Effects of Capitation on the Health Outcomes of Malaria Patients: Evidence from Ashanti and Brong Ahafo Regions of Ghana.

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How best to pay for healthcare services has been a subject of considerable debate due to the little evidence on the impact of different types of payment systems on providers’ attitude towards patients. Hence, provider payment systems are continuously and rapidly going through reforms to mitigate their negative effects and preserve their positives since they can provide strong incentives for improving health worker productivity, usage and quality of care, and affect treatment outcomes. However, payment methods that limit incomes through financial risk transfer may cause resistance from providers and impair their viability. The introduction of capitation in Ghana met fierce resistance and opposition from providers and pressure groups. The argument was that the capitation system would adversely affect patient health outcomes because the financial risk transferred to providers may lead to under-provision of services and reduced quality, as has been suggested by many studies. Using (ordered) logistic and ordinary least squares regressions, this study was basically conducted to find out whether capitation has any negative effect on the health outcomes of patients, provider’s attitude towards the patient, visits, referrals and patients’ willingness to stay or switch provider within a two month recall period. A sample of 250 NHIS malaria patients each from Ashanti (capitated group) and Brong Ahafo (Diagnosis Related Groupings/fee-for-service (DRG/FFS)) regions of Ghana was used for the study. The principal findings were that income, education (except basic) and mission health providers significantly improved health outcomes, and reduced “doctor shopping”. Again, patients under capitation had poorer health outcomes than patients under DRG/FFS. Patients who sought treatment from mission health providers had better health outcomes. Providers’ attitude towards patients was better among mission and private health providers than public health providers but the attitudes were poorer under capitation than under DRG/FFS. Visits were fewer under capitation, and these fewer visits (common among private healthcare providers) were significantly influenced by the copayment introduced by the providers. Again, Capitated patients had higher referrals and lower continuity of care than their DRG/FFS counterparts. Clearly, Capitation greatly reduces the quality of treatment and puts patients at a greater health risk. In view of these findings, educational policies should gear towards increasing enrolment and quality in schools to at least secondary school level to improve outcomes and continuity. Policies aimed at raising income levels among the population should be embarked on to improve health outcomes and better provider relations. It is important to also encourage patients in low income groups to report malaria cases to health facilities hence the need for measures to check additional fees charged by providers at the point of service use by NHIS patients. Again, policies should encourage and support religious bodies to build more (expand) and operate health facilities to improve outcomes, continuity of care and better provider relations. Finally, policy makers should restructure the Capitation payment method to prevent patient dumping and under-provision, and better provider relations to improve quality of care.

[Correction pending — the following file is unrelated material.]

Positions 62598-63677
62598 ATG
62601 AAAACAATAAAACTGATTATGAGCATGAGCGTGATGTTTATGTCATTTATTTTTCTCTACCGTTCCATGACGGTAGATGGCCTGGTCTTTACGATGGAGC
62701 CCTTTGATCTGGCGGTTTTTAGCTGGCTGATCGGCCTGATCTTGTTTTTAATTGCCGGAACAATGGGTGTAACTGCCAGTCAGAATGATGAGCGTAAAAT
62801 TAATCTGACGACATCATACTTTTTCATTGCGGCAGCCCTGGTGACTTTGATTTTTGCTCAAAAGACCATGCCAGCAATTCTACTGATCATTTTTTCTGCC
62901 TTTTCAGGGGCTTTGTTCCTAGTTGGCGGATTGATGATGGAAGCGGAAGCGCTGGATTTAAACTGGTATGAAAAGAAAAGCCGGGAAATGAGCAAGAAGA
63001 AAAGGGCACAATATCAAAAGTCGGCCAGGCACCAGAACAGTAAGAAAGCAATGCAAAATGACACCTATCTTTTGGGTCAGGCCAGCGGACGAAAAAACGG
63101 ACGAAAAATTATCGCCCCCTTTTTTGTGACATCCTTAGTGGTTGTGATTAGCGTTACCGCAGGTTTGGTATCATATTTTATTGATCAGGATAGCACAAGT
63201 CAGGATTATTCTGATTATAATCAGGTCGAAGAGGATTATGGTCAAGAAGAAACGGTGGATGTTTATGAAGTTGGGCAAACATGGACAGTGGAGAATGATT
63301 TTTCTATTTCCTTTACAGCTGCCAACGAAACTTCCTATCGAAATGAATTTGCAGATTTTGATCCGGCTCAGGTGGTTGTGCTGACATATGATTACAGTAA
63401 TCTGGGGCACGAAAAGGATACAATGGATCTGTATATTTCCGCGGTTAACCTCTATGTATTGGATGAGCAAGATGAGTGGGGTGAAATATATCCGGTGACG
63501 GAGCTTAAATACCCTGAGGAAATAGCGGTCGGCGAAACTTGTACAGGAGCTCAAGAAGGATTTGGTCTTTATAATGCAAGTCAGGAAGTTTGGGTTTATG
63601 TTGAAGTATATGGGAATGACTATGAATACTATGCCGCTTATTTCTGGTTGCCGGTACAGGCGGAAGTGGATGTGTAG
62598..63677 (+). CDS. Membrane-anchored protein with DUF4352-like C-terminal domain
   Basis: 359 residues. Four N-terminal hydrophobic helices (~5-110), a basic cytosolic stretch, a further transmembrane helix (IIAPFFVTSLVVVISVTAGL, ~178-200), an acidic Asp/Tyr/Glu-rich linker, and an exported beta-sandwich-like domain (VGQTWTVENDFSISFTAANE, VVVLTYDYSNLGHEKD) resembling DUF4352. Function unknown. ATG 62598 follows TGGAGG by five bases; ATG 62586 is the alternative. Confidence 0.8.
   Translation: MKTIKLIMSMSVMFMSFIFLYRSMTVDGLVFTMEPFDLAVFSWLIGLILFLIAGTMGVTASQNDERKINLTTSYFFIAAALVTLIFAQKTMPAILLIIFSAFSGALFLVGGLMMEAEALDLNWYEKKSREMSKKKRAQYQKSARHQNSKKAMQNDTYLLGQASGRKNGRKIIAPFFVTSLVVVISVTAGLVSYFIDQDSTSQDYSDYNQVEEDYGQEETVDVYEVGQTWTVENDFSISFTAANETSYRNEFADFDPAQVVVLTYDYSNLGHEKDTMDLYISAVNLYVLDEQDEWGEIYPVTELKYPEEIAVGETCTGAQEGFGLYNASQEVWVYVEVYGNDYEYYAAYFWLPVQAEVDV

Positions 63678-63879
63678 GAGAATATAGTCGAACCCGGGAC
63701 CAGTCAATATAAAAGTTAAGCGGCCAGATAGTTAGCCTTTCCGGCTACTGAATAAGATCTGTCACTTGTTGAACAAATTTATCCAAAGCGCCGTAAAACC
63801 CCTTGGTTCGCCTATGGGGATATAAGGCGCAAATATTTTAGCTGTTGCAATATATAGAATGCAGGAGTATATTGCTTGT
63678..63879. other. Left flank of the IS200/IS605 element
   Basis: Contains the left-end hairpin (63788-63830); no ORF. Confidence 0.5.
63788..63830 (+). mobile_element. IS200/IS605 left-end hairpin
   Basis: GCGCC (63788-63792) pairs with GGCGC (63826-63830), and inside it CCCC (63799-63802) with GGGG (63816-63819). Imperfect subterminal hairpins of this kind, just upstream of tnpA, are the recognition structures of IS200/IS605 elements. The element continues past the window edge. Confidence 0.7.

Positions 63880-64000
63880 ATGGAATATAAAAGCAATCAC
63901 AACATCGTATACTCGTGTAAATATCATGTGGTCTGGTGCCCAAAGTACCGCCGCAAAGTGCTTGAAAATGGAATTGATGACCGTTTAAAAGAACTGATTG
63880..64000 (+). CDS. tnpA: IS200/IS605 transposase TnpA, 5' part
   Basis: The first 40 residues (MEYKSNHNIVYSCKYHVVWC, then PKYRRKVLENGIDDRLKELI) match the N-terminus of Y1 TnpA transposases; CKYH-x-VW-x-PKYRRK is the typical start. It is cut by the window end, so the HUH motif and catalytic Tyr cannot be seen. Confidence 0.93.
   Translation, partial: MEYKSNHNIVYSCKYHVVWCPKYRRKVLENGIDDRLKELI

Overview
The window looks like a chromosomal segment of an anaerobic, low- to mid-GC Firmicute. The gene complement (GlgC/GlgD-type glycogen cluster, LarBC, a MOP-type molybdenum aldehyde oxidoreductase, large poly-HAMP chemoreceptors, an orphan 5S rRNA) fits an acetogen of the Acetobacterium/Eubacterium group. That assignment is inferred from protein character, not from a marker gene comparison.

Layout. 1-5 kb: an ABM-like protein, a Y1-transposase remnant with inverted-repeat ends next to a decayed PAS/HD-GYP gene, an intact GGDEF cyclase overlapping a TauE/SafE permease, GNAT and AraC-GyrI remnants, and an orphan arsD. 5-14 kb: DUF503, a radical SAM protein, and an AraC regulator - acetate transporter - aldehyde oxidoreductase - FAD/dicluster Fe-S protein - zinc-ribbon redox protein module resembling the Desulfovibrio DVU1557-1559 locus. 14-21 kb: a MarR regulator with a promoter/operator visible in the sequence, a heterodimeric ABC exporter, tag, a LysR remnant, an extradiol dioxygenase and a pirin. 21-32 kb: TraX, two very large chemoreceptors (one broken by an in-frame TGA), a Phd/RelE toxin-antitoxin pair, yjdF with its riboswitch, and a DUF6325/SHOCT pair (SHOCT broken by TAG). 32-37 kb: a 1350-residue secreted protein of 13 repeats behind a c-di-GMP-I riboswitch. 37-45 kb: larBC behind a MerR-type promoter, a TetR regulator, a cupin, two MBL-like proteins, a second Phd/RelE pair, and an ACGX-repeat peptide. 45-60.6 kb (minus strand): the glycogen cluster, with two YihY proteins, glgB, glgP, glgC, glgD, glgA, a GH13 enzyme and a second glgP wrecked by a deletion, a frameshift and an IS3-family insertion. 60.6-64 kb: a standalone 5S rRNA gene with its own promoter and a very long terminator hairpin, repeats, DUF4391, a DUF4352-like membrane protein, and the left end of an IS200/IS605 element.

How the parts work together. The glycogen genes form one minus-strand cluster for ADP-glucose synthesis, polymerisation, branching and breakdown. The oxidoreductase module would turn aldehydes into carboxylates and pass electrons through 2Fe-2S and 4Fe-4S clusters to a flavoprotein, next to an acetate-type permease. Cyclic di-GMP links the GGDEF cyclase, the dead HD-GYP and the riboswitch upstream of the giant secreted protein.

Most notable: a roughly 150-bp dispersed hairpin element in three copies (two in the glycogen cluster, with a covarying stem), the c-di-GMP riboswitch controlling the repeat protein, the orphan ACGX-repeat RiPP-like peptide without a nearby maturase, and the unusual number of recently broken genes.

A Thesis submitted to the Department of Economics, Kwame Nkrumah University of Science and Technology, in partial fulfilment of the requirements for the degree of Master of Arts (Economics),